Adam Bryant conducts interviews of senior-level executives that appear in his “Corner Office” column each week in the SundayBusiness section of The New York Times. Here are a few insights provided during an interview of Chris Barbin, chief executive of Appirio, an information technology company that focuses on cloud services.
To read the complete interview as well as Bryant’s interviews of other executives, please click here.
Bryant: What are some important leadership lessons you’ve learned?
Barbin: I would start with transparency — it is a huge part of our culture, and what I think makes a company and team really thrive and work. You should never surprise an employee. I’ve had experiences in my career where you’re building something, you think everything’s great and all of a sudden there’s a layoff. That should never happen. The team should know. We have meetings every other week in the company, and we use a system of red light, yellow light, green light on the key attributes of the business, like financials, customers and team.
From my experience at bigger companies, I think there’s a tendency to overanalyze, with too many metrics. It can be confusing, so you have to boil it down to simple, crisp goals that you hammer and repeat. That’s part of transparency, too.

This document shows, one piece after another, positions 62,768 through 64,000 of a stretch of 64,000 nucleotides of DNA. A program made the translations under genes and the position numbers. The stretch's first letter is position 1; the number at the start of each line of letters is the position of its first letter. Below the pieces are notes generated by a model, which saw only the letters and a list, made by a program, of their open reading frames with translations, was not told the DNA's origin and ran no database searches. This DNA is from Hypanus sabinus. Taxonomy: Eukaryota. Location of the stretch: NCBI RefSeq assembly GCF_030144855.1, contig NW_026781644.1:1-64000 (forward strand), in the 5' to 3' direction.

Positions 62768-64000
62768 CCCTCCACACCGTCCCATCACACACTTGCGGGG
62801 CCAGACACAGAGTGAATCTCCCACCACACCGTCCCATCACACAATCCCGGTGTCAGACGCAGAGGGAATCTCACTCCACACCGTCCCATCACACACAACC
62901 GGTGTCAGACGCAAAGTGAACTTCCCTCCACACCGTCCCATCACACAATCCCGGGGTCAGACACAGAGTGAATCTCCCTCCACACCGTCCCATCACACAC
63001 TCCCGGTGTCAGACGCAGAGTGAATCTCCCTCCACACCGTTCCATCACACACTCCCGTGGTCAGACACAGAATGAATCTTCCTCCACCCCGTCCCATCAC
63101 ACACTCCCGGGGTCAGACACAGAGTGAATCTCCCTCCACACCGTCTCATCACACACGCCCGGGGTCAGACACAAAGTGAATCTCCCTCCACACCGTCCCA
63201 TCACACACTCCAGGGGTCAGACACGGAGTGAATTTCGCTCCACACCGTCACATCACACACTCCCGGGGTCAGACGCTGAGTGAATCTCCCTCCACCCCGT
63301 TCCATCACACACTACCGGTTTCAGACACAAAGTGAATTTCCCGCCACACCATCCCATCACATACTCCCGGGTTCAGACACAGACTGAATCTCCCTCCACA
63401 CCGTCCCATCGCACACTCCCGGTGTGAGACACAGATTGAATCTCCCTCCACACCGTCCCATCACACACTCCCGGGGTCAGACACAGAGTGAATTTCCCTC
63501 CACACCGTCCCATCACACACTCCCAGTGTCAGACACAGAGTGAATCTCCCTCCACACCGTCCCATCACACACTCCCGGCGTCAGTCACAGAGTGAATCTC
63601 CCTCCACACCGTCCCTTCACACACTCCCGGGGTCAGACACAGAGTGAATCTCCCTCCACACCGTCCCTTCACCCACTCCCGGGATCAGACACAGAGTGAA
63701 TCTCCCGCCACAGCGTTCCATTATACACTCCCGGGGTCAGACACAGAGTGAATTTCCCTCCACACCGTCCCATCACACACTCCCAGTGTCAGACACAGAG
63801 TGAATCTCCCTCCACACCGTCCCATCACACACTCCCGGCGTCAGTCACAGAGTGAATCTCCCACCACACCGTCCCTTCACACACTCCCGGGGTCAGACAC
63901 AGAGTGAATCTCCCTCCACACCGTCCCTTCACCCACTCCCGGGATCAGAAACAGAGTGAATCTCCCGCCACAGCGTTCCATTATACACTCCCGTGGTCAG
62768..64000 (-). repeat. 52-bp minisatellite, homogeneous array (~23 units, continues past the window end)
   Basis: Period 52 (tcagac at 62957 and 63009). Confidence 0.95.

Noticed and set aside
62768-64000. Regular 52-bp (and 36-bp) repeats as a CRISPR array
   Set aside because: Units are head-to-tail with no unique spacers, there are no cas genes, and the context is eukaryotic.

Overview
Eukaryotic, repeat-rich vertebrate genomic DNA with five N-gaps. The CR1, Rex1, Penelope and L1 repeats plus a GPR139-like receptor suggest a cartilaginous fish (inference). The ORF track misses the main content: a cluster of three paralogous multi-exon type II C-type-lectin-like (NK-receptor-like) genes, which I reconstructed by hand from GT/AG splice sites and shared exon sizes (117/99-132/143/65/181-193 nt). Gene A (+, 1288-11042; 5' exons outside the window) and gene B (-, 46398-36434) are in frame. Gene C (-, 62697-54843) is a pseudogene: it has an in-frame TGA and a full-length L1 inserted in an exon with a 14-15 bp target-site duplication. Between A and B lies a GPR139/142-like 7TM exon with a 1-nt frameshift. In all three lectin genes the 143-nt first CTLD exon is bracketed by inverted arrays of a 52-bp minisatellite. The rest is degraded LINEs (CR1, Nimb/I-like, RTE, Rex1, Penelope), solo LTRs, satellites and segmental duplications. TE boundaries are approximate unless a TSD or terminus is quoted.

Bryant: Tell me more about the culture of your company.
Barbin: We have three values that we hire against and three that we run it against. The three that we hire against are trust, professionalism and gray matter — as in, how smart are you? The three we run it against are customers, team and fun. That last one is really core — if you’re not having fun 8 out of 10 days on a consistent basis, you’ve got to say something. You can’t just expect that your manager always knows if you’re not having fun.
I reach out to a lot of employees. It’s one of the first questions I ask: “Are you having fun?” I can see it in their eyes, hear it in their voice. I’ll just ask, “What’s your ratio of fun days right now? Are you 6, 8, 9, are you 4 out of 10? If you’re 4, why?” It helps me get to root causes, since it’s a pretty easy thing for people to think about.
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Adam Bryant, deputy national editor of The New York Times, oversees coverage of education issues, military affairs, law, and works with reporters in many of the Times‘ domestic bureaus. He also conducts interviews with CEOs and other leaders for Corner Office, a weekly feature in the SundayBusiness section and on nytimes.com that he started in March 2009. In his book, The Corner Office: Indispensable and Unexpected Lessons from CEOs on How to Lead and Succeed, (Times Books), he analyzes the broader lessons that emerge from his interviews with more than 70 leaders. To read an excerpt, please click here. To contact him, please click here.